If you're feeling less than engaged in a job you once loved, know that you're not alone, writes Andy Molinsky for the Harvard Business Review.
Molinsky is a professor of organizational behavior at the Brandeis International Business School who has written several books on career strategy. He cites a 2017 Gallup survey that found only one third of U.S. workers feel engaged at work.
There are a lot of reasons why you might be feeling this way, Molinsky writes, but he recommends focusing on the actions you can take to feel more engaged at work in the future. He suggests three steps to try before you consider a new career.
Realize that your attitude toward work may fluctuate
Not everyone sees their career as their calling. Some see it as just a job, and that's fine, Molinsky writes. Figure out which part of your current role you are most passionate about, he recommends, and then try to frame your day-to-day work around that.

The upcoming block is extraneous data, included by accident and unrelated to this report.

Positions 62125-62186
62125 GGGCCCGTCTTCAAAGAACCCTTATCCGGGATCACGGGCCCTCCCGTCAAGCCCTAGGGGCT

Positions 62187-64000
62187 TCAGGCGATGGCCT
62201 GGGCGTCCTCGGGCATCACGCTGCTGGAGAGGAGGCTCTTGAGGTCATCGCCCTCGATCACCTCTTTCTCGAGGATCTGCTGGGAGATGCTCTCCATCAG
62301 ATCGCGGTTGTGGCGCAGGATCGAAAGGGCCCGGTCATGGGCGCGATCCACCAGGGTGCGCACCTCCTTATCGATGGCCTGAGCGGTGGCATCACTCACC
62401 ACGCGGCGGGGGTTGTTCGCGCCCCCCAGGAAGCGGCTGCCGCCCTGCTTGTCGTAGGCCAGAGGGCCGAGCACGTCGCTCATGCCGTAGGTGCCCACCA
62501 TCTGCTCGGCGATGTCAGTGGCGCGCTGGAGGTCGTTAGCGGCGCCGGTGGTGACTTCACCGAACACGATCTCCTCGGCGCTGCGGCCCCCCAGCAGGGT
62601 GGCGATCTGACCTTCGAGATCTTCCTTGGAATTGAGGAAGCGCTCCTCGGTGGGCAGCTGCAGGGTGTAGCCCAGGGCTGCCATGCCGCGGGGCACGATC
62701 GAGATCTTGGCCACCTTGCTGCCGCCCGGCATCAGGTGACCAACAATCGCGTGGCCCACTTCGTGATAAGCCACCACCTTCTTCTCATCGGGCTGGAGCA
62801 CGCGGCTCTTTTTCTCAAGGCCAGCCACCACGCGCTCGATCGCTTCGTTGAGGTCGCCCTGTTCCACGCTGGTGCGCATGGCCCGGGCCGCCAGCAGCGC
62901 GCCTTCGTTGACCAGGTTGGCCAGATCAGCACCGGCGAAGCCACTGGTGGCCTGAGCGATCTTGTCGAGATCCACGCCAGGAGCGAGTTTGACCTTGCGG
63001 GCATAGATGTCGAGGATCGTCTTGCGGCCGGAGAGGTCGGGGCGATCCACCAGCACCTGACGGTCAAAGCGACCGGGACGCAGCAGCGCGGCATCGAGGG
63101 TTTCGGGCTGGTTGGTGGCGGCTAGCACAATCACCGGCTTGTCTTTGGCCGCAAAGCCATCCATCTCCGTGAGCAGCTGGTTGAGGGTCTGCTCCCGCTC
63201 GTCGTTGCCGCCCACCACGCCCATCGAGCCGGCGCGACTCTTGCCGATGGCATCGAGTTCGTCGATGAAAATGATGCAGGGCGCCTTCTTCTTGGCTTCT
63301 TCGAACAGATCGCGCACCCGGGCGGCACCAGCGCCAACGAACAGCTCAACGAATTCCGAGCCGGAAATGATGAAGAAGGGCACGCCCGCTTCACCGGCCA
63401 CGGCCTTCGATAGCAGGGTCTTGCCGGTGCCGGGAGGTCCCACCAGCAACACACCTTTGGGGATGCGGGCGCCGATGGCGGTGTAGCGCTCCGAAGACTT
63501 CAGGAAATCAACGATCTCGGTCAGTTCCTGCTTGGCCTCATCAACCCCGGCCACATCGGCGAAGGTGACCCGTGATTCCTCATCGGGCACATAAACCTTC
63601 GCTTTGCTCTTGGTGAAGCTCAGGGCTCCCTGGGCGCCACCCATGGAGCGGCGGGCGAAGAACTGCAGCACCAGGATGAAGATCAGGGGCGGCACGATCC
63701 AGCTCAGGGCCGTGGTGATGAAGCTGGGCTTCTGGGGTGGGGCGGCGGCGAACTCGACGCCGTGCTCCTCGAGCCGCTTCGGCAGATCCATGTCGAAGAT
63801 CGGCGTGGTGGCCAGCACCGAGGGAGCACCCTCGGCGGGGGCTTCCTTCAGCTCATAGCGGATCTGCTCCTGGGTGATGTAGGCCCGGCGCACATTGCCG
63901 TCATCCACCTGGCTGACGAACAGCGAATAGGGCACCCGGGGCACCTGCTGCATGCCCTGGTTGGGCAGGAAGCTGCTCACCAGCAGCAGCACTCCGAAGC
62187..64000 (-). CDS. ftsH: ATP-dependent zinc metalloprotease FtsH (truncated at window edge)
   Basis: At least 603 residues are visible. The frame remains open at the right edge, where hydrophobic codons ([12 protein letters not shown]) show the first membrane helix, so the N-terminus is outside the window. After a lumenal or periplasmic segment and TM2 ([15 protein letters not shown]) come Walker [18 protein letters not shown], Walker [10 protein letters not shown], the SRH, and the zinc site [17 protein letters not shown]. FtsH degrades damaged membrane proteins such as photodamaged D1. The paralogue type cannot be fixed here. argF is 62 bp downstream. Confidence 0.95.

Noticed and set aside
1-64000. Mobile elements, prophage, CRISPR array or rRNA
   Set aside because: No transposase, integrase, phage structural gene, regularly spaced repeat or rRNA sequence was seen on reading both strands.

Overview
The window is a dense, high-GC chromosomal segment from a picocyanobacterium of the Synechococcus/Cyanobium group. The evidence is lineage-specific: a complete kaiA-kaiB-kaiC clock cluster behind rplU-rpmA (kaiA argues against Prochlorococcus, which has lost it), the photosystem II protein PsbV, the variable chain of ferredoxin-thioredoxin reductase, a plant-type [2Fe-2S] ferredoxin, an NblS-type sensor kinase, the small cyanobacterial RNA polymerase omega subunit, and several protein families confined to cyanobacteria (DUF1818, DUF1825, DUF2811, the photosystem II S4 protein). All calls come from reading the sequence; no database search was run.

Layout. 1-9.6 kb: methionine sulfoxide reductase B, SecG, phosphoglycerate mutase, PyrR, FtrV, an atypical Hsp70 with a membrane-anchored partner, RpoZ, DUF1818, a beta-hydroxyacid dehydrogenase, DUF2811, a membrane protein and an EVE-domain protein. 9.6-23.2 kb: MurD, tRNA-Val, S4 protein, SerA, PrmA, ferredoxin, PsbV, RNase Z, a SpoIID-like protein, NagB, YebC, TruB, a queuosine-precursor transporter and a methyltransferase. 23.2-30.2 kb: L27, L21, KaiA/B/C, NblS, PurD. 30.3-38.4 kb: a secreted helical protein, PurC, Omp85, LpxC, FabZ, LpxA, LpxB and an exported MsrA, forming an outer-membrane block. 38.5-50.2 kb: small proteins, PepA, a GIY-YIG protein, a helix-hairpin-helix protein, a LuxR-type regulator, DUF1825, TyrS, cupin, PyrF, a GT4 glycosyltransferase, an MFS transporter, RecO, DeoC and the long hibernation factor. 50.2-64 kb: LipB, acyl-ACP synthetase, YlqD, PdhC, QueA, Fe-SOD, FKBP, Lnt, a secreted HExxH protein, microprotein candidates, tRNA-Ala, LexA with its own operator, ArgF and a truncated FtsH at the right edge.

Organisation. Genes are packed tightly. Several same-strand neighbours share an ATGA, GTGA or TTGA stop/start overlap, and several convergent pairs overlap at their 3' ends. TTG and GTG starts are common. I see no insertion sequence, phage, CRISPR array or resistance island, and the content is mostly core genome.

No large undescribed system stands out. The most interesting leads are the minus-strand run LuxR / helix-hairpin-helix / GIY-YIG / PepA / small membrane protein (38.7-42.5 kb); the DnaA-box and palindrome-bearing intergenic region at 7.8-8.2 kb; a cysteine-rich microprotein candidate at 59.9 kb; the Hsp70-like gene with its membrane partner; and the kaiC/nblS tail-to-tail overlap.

But don't try to force yourself back into that zealous and enthusiastic mindset you had when you were 20-something. It just might not work, he notes.
Shape your role to your interests
Don't feel bogged down by what's listed on your job description. Yes, you have to do all of those things, but try to fine-tune the tasks that you don't enjoy as much, Molinsky suggests. For example, if you like data analysis but you have a sales role, consider putting more emphasis on data and allow it to give you hints as to how to approach sales opportunities.
To make this a little more creative, you could even do a before-and-after outline of your job responsibilities, Molinsky writes.
Who are today's lifelong learners, and where do they learn?
Invest more time in a personal project
Finding a hobby or project outside of work can reignite your engagement across all areas of life, Molinsky writes. Doing something you're passionate about on the side may even bring you more energy or new skills to use at your full-time job (Molinsky, Harvard Business Review, 7/10).
Next in Today's Briefing
The head of America's largest community college system calls for a math makeover